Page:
NAMB trustee resigns over Ezell’s actions
Bob Allen, Associated Baptist Press
December 09, 2010

NAMB trustee resigns over Ezell’s actions

NAMB trustee resigns over Ezell’s actions
Bob Allen, Associated Baptist Press
December 09, 2010

CUMMING, Ga. — A trustee has

resigned from the Southern Baptist Convention’s (SBC) North American Mission Board (NAMB) saying he does not share the vision of the

agency’s new president.

“I believe that throughout

my life, and particularly as I’ve gotten older, that it’s very important to

take your body where your heart is,” Lester Cooper, pastor of Concord Baptist Church in Cumming, Ga., told church members Nov. 28. “If

you’ve got your body somewhere where your heart’s not, that just not where it

ought to be.”

“I just wanted to share with

you this morning — for whatever it’s worth to anybody — that this past week I

resigned as trustee of the North American Mission Board,” he said.

Cooper added, in an

interview with Associated Baptist Press, “My heart is not with the North

American Mission Board.”

Cooper, former director of

missions for the Atlanta Association of Southern Baptist Churches, was elected

as a NAMB trustee in 2008. He said watching changes made since the election

Sept. 14 of Kevin Ezell as the agency’s president “is not what I signed on for.”

On Sept. 30 Ezell announced

an early-retirement incentive for employees age 54 and over. The goal is to

reduce staff by a net 25 percent by the end of the year — including new people

brought in by Ezell.

Cooper said he agrees with

the strategy of focusing on church planting in urban areas with large

populations, but doesn’t think the way to do it is by losing senior staff

members recognized as leading experts in the field.

“I can’t imagine how you can

see 80 people leave an organization that has 260 people in it and have any idea

of how you are going to function or come to the conclusion of who is going to

go before you have been there two months,” Cooper said. “It’s not reasonable,

and I cannot get a satisfactory answer from anybody where we are going.”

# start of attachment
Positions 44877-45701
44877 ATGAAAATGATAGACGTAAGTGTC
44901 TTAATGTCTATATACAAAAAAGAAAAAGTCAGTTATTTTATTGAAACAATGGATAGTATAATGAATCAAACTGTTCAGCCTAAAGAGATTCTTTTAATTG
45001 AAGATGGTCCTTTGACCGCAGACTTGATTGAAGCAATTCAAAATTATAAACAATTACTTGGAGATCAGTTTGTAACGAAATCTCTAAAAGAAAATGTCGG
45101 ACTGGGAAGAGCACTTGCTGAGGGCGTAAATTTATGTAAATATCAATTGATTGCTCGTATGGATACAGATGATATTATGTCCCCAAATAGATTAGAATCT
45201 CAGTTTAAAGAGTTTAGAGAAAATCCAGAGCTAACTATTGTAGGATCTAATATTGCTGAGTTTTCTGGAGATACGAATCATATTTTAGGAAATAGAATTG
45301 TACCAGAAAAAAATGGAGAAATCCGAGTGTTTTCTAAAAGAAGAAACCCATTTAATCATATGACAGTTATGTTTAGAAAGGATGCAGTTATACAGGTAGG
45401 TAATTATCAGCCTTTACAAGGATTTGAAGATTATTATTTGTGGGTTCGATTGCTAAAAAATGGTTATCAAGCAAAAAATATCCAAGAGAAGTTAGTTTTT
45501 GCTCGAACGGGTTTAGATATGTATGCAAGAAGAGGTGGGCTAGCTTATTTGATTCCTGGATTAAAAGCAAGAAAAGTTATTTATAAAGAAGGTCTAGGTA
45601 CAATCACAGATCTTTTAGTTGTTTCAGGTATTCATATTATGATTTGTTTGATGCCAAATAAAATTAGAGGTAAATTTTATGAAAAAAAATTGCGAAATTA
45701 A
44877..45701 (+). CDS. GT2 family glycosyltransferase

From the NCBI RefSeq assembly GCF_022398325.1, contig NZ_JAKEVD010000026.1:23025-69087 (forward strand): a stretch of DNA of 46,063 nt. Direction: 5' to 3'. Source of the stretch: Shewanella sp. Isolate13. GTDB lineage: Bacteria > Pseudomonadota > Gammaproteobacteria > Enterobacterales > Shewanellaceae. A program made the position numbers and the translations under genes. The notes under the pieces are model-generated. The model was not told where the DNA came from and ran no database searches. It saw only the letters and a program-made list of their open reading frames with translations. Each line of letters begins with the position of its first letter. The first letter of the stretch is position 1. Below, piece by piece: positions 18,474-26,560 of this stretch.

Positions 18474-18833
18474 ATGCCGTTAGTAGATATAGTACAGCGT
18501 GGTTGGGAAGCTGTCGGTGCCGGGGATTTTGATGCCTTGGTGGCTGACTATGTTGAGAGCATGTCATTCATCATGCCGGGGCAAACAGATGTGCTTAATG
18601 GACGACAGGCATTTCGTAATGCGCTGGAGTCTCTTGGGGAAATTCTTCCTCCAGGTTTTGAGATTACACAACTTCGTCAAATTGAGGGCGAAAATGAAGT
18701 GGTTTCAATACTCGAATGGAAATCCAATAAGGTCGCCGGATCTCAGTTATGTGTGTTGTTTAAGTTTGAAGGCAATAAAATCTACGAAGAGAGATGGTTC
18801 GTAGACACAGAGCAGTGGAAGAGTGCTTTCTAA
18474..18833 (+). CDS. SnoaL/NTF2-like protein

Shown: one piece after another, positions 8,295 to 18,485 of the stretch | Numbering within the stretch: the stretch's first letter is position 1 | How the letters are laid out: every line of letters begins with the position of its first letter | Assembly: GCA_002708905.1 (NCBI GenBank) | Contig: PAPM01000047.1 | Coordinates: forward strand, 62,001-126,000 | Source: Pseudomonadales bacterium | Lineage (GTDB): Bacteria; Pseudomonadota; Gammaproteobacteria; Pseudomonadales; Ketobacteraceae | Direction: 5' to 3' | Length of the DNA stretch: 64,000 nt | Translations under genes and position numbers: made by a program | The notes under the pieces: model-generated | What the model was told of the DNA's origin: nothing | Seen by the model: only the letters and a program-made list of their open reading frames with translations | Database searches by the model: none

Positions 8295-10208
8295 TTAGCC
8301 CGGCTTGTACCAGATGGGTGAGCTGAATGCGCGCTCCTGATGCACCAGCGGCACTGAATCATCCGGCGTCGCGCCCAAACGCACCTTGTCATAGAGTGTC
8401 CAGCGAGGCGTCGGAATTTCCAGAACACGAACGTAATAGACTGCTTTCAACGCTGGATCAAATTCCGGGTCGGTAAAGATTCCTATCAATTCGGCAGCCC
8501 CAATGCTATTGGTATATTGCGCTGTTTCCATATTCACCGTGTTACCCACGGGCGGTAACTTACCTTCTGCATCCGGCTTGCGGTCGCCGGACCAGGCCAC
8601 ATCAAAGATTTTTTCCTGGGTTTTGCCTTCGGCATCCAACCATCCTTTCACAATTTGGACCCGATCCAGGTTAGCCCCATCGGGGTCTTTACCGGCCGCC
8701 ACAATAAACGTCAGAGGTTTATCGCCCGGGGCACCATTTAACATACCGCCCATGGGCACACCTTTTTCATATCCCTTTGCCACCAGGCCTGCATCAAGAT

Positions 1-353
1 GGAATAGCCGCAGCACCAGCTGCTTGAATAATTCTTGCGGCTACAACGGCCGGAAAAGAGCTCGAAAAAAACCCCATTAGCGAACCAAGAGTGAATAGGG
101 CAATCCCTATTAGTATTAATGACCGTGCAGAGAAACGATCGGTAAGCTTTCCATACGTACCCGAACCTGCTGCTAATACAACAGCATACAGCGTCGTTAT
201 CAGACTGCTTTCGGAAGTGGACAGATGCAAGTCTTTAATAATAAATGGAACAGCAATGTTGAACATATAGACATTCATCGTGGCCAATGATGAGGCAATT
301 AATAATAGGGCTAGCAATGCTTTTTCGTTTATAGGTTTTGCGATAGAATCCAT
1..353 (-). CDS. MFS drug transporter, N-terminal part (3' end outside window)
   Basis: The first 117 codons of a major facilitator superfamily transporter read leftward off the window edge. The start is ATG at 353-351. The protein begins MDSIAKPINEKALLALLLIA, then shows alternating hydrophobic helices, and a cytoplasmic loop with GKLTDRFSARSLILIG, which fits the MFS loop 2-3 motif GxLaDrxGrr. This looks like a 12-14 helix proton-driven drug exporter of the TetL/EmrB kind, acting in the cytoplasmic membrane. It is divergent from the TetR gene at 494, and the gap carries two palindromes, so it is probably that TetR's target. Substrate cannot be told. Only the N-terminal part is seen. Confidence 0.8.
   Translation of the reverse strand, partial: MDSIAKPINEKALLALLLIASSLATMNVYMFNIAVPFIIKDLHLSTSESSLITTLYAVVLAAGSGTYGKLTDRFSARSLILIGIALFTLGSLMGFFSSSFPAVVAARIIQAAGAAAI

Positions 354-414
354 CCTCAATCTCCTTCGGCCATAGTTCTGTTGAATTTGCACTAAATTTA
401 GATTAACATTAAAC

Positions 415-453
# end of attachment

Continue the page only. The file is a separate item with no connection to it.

He also said that since a

Great Commission Task Force report adopted by the Southern Baptist Convention calls for

a restructuring of NAMB within seven years, he doesn’t understand why decisions

are being handed down so quickly and without vote by the board of trustees.

Cooper, 64, said if he were

to serve out his term and be re-elected he would be a NAMB trustee until he was

70 and that at that age, “I don’t need any more stress in my life.”

“I do not really see the

direction I see it going in as being something that I think is helpful,” he

said. “I don’t think that I should stay and stand in the way of what others

think need to be done.”

Cooper said three NAMB staff

members taking the early-retirement option are members of his church.

“I’ve never seen anything

like it,” said Cooper, a pastor for more than 30 years with a long record of

denominational service. “It’s a new day for Southern Baptists, and I really don’t

know what it looks like.”

Ezell said in a statement

Dec. 8 that he admires Cooper and appreciates the service he has given as a

member of the board of trustees. Ezell said the timing of the voluntary

retirement incentive package was driven primarily by changes being implemented

by Guidestone Financial Resources.

“The package we offered was

as generous as we could make it, and we are also providing employment

assistance for those who are seeking work after leaving NAMB,” Ezell said. “These

reductions are driven by my firm belief that we need to send more resources to

the North American mission field.”

Ezell said just over two

months on the job he is moving forward as quickly as he can.

“We haven’t shared details

of a new direction yet because we are still in the important phase of meeting

with and listening to our state partners,” he said. “We will have a clearer

direction to share after NAMB’s next board of trustees meeting in February.”

(EDITOR’S NOTE — Allen is

senior writer for Associated Baptist Press.)